NOM BLOG

Video: NOM's Peters on CNN: Supreme Court Must Respect Votes of 7 Million Californians to Protect Marriage

 

NOM's Communications Director Thomas Peters engaged in a spirited debate on a wide range of issues surrounding marriage, corporate fairness, and the Supreme Court on CNN this weekend:

CNN has posted a transcript -- including this part about the so-called economic argument for redefining marriage:

[CNN HOST] KEILAR: But the point that I'm getting at is that when we talk about this as a business imperative, let's take a look at what this filing says. It says, recognizing the rights of same-sex couples to marry is more than a constitutional issue. It is a business imperative. So what do you think about that? Do you agree with that? Do you disagree with that? Is it about more than that? Is that not enough?

PETERS: I strongly disagree with it, because, first of all, the top 10 states for growth right now in this country, nine of them have marriage protection amendments. And so, you know, where this argument comes from is the left wing, UCLA Williams Institute, which has been peddling this argument for years, that gay marriage is an economic stimulus. The very states that are currently trying to [...] legalize gay marriage, like New York and California, are not exactly in an economic picture of well-being. So, look, strong states like Indiana are moving towards marriage protection amendments. North Carolina recently passed its marriage protection amendment by 61 percent. The fact of the matter is that protecting marriage protects children and it helps businesses.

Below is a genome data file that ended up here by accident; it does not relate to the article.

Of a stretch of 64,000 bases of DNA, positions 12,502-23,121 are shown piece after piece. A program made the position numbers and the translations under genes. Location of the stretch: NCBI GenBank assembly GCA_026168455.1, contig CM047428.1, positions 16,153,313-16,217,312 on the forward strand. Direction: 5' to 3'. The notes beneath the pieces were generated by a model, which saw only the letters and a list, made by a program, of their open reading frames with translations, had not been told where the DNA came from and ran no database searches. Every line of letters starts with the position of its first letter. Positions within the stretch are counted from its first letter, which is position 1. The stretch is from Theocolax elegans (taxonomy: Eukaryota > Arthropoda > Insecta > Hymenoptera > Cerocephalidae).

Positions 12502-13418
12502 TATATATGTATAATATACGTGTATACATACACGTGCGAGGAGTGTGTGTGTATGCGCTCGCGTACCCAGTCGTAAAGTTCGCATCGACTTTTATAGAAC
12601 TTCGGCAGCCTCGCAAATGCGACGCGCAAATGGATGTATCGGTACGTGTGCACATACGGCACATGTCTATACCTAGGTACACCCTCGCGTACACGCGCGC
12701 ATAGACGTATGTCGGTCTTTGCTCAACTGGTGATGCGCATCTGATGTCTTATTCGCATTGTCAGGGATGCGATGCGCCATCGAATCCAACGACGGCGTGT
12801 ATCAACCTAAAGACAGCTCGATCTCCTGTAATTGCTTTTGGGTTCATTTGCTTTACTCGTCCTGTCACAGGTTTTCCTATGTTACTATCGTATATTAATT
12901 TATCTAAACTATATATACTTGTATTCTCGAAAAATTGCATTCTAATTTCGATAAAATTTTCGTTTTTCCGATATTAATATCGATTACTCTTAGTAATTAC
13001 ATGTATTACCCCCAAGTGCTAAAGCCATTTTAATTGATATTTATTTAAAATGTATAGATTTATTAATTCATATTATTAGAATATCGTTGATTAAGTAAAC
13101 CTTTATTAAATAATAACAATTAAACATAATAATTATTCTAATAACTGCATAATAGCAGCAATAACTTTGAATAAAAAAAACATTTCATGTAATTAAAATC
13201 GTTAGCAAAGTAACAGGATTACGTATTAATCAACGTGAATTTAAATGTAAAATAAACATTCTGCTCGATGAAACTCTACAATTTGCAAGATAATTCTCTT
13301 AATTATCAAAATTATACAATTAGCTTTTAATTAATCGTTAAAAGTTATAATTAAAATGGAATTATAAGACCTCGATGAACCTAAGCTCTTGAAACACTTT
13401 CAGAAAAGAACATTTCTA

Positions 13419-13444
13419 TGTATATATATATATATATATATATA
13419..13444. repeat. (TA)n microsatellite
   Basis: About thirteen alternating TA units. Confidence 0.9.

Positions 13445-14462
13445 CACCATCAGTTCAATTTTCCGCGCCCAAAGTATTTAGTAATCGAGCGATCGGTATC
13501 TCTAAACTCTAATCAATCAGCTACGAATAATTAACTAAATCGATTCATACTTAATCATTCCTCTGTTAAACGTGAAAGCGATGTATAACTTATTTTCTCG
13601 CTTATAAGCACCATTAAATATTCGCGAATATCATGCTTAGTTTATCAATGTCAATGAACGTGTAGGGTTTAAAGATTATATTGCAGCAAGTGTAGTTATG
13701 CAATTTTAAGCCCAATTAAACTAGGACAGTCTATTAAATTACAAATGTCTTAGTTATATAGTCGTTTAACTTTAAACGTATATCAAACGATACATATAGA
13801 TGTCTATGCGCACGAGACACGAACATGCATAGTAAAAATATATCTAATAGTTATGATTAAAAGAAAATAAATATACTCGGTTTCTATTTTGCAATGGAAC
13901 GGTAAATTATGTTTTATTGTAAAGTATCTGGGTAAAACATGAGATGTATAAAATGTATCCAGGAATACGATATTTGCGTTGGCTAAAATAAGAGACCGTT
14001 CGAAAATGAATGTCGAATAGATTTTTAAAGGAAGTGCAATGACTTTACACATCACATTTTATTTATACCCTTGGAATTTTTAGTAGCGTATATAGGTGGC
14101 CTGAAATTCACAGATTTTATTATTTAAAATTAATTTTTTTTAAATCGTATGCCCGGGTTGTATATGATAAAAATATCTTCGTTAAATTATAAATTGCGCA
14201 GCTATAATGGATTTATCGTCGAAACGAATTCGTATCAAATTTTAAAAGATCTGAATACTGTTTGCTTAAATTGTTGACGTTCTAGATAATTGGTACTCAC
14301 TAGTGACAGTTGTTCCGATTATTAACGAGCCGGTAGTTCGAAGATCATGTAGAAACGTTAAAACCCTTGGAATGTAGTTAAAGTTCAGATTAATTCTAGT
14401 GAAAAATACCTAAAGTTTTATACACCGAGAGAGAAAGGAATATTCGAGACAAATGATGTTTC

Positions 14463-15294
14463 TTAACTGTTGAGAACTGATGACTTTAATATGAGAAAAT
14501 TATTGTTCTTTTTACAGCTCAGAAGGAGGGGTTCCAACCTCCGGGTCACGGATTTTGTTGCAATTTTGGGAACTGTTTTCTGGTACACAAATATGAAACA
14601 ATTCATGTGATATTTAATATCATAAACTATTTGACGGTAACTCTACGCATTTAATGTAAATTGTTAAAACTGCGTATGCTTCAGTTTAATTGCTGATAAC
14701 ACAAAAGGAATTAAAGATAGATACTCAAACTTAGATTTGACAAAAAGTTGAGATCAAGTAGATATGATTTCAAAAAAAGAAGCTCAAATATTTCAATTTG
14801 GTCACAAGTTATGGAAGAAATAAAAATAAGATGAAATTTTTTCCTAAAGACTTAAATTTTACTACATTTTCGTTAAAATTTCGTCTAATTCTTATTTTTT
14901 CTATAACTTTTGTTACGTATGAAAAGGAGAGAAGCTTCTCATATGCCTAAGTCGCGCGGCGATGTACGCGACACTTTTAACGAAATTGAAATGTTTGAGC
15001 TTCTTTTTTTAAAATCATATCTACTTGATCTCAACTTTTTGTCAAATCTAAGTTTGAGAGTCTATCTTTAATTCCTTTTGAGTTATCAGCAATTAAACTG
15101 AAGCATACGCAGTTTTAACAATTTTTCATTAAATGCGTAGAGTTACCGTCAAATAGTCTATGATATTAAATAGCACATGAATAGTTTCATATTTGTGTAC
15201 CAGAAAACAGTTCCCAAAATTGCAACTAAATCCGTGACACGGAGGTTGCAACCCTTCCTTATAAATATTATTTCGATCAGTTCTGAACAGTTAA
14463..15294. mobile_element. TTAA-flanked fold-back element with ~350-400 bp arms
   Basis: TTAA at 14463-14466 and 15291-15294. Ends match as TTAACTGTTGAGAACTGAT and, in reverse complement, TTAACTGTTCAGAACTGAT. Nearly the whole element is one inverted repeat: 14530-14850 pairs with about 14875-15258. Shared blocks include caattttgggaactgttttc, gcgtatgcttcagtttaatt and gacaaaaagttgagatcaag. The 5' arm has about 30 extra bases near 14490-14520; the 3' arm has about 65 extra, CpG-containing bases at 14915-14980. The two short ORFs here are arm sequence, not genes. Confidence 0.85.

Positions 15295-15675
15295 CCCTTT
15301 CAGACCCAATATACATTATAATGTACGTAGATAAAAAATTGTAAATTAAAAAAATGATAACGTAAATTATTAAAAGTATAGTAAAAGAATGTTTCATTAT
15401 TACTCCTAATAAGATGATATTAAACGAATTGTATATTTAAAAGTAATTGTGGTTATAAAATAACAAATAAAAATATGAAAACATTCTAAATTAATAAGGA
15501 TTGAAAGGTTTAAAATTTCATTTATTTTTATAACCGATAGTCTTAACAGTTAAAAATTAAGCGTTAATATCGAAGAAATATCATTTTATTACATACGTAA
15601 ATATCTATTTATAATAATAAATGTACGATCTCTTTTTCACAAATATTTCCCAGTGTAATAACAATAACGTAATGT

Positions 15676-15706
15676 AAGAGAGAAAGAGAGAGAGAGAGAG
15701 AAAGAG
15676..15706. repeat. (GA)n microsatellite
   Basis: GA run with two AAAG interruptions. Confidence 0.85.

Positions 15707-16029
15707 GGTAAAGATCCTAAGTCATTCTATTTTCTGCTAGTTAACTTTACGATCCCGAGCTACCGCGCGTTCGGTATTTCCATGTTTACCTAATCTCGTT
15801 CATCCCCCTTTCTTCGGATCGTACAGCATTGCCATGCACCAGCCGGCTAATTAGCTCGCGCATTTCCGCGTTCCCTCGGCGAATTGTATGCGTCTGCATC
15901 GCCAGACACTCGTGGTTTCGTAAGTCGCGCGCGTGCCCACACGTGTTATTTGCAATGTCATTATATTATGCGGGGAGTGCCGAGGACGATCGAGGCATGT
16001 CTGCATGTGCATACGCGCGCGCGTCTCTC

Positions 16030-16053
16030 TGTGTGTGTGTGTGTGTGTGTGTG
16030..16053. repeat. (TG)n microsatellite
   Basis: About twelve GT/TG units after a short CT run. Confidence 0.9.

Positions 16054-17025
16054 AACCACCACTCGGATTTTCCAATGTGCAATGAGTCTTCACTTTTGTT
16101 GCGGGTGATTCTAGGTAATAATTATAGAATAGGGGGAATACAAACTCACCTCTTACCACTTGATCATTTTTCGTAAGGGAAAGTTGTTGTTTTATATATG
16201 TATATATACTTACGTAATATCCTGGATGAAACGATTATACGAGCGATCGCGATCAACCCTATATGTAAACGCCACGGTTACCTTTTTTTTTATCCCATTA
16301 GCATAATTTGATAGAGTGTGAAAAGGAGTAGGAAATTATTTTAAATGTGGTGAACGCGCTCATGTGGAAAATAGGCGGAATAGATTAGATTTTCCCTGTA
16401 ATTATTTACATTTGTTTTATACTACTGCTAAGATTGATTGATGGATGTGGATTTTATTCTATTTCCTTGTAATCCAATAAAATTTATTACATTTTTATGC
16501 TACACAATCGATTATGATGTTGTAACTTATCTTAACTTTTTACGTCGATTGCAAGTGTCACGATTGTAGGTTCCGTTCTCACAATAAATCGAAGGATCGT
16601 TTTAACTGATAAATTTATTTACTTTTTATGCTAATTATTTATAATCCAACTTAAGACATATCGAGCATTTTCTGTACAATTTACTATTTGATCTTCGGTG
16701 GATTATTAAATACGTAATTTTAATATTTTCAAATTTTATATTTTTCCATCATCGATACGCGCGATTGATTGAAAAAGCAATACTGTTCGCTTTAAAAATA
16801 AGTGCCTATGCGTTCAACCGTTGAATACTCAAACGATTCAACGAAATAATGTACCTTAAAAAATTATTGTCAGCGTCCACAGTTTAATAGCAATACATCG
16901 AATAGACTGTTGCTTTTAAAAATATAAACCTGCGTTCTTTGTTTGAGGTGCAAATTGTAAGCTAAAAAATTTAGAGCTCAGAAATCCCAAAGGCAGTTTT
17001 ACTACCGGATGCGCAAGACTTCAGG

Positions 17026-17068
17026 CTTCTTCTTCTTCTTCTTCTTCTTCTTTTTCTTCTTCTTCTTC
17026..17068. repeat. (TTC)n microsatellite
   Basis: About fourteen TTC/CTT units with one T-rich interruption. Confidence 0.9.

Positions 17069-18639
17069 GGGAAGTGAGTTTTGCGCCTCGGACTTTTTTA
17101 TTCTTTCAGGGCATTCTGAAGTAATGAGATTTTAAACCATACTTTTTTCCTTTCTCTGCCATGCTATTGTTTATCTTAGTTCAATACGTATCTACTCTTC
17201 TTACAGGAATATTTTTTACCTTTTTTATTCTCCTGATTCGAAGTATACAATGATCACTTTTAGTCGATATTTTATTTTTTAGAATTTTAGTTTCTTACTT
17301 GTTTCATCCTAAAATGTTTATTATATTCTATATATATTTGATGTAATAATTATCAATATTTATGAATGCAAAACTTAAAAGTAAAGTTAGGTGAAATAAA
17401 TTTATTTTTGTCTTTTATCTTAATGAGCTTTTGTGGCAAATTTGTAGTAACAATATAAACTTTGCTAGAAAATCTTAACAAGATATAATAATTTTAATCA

KEILAR: But, Thomas, let me ask you this. Because you have businesses now that are saying, it's costing us money. They say and this obviously gets a little complicated, but they say, same-sex couples are required to pay a Federal income tax on health benefits provided to a spouse through an employer-sponsored health insurance plan. Some employers reimburse employees for the extra tax paid. That requires extra time and money. They say it's costing them money. Do you disagree with that?

PETERS: Well, let's look at -- you used the adjective complicated and you're right, it is complicated. But here's one complicating factor that I think is being ignored in this broader debate. You know, the president is arguing in the Supreme Court that gays and lesbians are politically powerless class. And now you've been telling me time and time again that all these corporations support redefining marriage.

So I would actually ask Brian [of the Human Rights Campaign], which is it? Are gays and lesbians actually a politically powerless class or do all these corporations, the vast majority of people support redefining marriage because you can't have it both ways -- I believe the majority of Americans believe in protecting marriage and I believe that gays and lesbians are an incredibly powerful political class that are trying to redefine marriage for all of us.